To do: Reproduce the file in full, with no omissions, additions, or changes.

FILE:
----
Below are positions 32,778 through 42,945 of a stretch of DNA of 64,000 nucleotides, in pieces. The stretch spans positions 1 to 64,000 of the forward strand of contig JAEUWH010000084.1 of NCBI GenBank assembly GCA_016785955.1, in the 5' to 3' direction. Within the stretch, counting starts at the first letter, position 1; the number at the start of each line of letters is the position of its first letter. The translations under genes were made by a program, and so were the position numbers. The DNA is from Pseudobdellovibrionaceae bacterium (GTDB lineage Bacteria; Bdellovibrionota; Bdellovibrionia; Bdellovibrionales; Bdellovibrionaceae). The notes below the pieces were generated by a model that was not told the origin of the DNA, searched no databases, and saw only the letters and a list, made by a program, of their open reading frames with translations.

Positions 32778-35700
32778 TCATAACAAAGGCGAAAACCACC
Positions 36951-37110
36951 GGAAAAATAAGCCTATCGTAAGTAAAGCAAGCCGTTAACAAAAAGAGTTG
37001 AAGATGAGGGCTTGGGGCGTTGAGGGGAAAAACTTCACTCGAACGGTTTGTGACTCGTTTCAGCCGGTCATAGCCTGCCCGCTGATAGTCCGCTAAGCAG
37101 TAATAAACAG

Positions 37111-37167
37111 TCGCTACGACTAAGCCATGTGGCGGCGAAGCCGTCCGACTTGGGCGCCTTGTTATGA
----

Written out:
Below are positions 32,778 through 42,945 of a stretch of DNA of 64,000 nucleotides, in pieces. The stretch spans positions 1 to 64,000 of the forward strand of contig JAEUWH010000084.1 of NCBI GenBank assembly GCA_016785955.1, in the 5' to 3' direction. Within the stretch, counting starts at the first letter, position 1; the number at the start of each line of letters is the position of its first letter. The translations under genes were made by a program, and so were the position numbers. The DNA is from Pseudobdellovibrionaceae bacterium (GTDB lineage Bacteria; Bdellovibrionota; Bdellovibrionia; Bdellovibrionales; Bdellovibrionaceae). The notes below the pieces were generated by a model that was not told the origin of the DNA, searched no databases, and saw only the letters and a list, made by a program, of their open reading frames with translations.

Positions 32778-35700
32778 TCATAACAAAGGCGAAAACCACC
Positions 36951-37110
36951 GGAAAAATAAGCCTATCGTAAGTAAAGCAAGCCGTTAACAAAAAGAGTTG
37001 AAGATGAGGGCTTGGGGCGTTGAGGGGAAAAACTTCACTCGAACGGTTTGTGACTCGTTTCAGCCGGTCATAGCCTGCCCGCTGATAGTCCGCTAAGCAG
37101 TAATAAACAG

Positions 37111-37167
37111 TCGCTACGACTAAGCCATGTGGCGGCGAAGCCGTCCGACTTGGGCGCCTTGTTATGA